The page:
Long term expected utilization and conservation potential for target population or habitat
The project is designed to manage habitat and not populations. The habitat management will be designed to benefit the target species listed in the Target Species Section, with the exception of Canada Goose, Mallard and Ring-necked Pheasant. Benefits for those species will be monitored but the benefits are expected to be low because the habitat present does not lend itself to supporting those species.

Contribution toward long-term goal
The project is expected, upon full implementation and with operation and maintenance funding, to yield approximately 10,000 Habitat Units that represent roughly 25% of the losses identified by the U.S. Fish and Wildlife Service as being caused by the loss of habitat along the Lower Snake river due to the development of hydropower generation.

Indirect biological or environmental changes
None are known at this time.

Physical products
The 10,300 acres of land purchased in the first six months of the project have not been inventoried yet.

Environmental attributes affected by the project
The creation and operation of the project will protect timber, native grasslands and water quality within the project area.

Changes assumed or expected for affected environmental attributes
Promote preservation of climax communities of vegetation and associated fish and wildlife populations dependent on them.

Measure of attribute changes
The project is expected to produce a minimum of 5,000 habitat units to successfully complete the contract that is implementing the agreement between the Nez Perce Tribe and the BPA. The actual value of the project in terms of habitat units by target species will be documented through field studies after the lands are acquired.

Assessment of effects on project outcomes of critical uncertainty

Information products
There are no information products yet since the project was only started six months ago.

Coordination outcomes
Not applicable at this time.

The methods used are similar to most wildlife mitigation projects in the basin. Land will be acquired, protected, managed and enhanced to benefit several wildlife species. The methods will only involve tested procedures. The project does not rely on new or untested methods to achieve project goals.

Provisions to monitor population status or habitat quality
A monitoring plan will be developed as a part of the management plan which is scheduled to be completed in FY98.

Data analysis and evaluation
The HEP methodology developed by the U.S. Fish and Wildlife Service will be used to evaluate project benefits.

Information feed back to management decisions
The mechanism to accomplish this will be described in the management plan referred to earlier.

Critical uncertainties affecting project's outcomes
Not applicable at this time.

The region will be able to evaluate the project benefits, once quantified, and compare them to the estimated project benefits and the losses created by the inundation of habitat through hydropower development.

Incorporating new information regarding uncertainties
While critical uncertainties associated with this project appear to be negligible at this time it is expected the management plan will incorporate a way to evaluate the management of the project lands in the future as new information becomes available.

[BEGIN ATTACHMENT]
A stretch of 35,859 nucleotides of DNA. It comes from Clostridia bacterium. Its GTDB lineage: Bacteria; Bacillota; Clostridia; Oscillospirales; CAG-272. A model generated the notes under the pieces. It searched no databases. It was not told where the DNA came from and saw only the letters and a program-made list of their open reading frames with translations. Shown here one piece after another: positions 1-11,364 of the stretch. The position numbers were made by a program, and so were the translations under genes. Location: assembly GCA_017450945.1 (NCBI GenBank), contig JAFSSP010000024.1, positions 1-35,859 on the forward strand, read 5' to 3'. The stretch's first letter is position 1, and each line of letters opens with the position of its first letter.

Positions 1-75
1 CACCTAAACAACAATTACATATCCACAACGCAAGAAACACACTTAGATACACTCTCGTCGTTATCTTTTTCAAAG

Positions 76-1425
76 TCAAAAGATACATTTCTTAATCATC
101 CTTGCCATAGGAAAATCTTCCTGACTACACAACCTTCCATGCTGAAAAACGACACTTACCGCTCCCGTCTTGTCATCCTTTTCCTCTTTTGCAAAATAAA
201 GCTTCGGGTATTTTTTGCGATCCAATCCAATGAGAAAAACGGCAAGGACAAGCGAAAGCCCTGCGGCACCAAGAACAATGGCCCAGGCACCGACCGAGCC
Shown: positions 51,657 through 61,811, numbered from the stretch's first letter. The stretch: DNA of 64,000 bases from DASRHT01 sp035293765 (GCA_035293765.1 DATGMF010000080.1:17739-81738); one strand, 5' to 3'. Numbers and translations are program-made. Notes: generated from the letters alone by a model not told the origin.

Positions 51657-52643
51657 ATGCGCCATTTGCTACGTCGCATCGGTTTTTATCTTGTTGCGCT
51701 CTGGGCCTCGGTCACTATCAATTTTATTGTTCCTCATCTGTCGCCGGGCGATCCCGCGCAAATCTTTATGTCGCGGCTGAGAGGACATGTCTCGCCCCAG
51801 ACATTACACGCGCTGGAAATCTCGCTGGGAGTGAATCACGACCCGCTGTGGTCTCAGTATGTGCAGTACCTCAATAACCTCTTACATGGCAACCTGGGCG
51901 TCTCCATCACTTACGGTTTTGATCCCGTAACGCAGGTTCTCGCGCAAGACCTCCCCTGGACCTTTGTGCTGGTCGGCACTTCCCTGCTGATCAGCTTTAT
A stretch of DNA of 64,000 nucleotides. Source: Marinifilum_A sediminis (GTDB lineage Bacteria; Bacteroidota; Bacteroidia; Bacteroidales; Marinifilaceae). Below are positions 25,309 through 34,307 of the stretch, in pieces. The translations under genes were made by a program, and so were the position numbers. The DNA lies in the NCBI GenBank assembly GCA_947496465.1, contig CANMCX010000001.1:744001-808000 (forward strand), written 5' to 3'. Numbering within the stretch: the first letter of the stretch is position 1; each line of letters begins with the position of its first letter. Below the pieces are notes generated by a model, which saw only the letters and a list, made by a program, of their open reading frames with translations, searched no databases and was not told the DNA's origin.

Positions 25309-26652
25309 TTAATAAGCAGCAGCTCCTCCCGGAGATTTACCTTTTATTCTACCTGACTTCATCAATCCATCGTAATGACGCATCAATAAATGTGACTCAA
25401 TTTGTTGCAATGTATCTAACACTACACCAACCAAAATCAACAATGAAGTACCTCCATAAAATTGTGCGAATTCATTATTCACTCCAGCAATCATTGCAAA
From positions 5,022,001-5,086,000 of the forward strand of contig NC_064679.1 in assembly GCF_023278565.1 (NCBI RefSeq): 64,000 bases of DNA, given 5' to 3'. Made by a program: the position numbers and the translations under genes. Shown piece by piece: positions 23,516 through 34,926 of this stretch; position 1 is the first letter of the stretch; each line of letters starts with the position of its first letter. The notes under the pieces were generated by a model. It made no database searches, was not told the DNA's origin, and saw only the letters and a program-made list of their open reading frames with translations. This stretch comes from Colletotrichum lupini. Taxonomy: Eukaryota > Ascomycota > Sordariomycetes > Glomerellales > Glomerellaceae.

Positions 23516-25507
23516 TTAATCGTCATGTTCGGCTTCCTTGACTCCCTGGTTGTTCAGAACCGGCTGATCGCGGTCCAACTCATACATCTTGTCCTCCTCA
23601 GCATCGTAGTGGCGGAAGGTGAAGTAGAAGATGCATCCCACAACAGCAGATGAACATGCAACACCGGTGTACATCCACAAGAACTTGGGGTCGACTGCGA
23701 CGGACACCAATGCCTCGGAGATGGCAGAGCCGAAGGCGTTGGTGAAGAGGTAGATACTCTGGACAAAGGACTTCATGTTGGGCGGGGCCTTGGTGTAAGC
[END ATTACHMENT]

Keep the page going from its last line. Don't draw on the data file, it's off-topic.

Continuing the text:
Increasing public awareness of F&W activities
The return of the Nez Perce Tribe to the Wallowa area as a land owner/manager after 120 years is a story that has gained national exposure. The published stories, as required by contract, mention BPA and the role of the project in mitigating a portion of the losses caused by the lower Snake river dams. The mitigation effort has gained fairly broad exposure in the Enterprise, Oregon area. Tribal staff has also made presentations to local leaders and public in Enterprise to describe the project benefits.

Section 7. Relationships

Opportunities for cooperation
FY 97 - The land in question surrounds several small tracts of land owned by the Federal Government and Managed by the Bureau of Land Management. The BLM has stated they are in favor of the project and there may be opportunities to contract management of some lands to the Nez Perce Tribe. This would be beneficial to the project to insure compatible uses on both mitigation and federal lands. Additionally the Audubon Society, the Rocky Mountain Elk Foundation and the Oregon Department of Fish and Wildlife have expressed an interest in funding either inventory or habitat enhancement projects on the project lands.

Section 8. Costs and FTE

1997 Planned  $1,500,000

Future funding needs   Past obligations (incl. 1997 if done)
FY$ Need% Plan % Implement% O and M

Other non-financial supporters
Twenty-five individuals or agencies have endorsed the project. The Us Forest Service, The Bureau of Land Management, the Oregon Department of Fish and Wildlife, and Wallowa County are expected to assist in the development of the management plan.

Longer term costs   The operation and maintenance cost identified above are expected to continue, at near the same rate, for the project to continue to produce the desired results.
FY97 overhead percent   The indirect rate for the Tribe for 1997 has not been approved yet.

How does percentage apply to direct costs
The Tribal indirect does not apply to equipment costs or subcontracts.

Contractor FTE   The funding currently being used by the Tribe is for land acquisition, inventories of the property resources and the development of a management plan for the property. The cost of each of these activities has not been broken into individual line items. No personnel cost have been accrued or billed to the contract as yet.
Subcontractor FTE   No subcontracts have been utilized yet.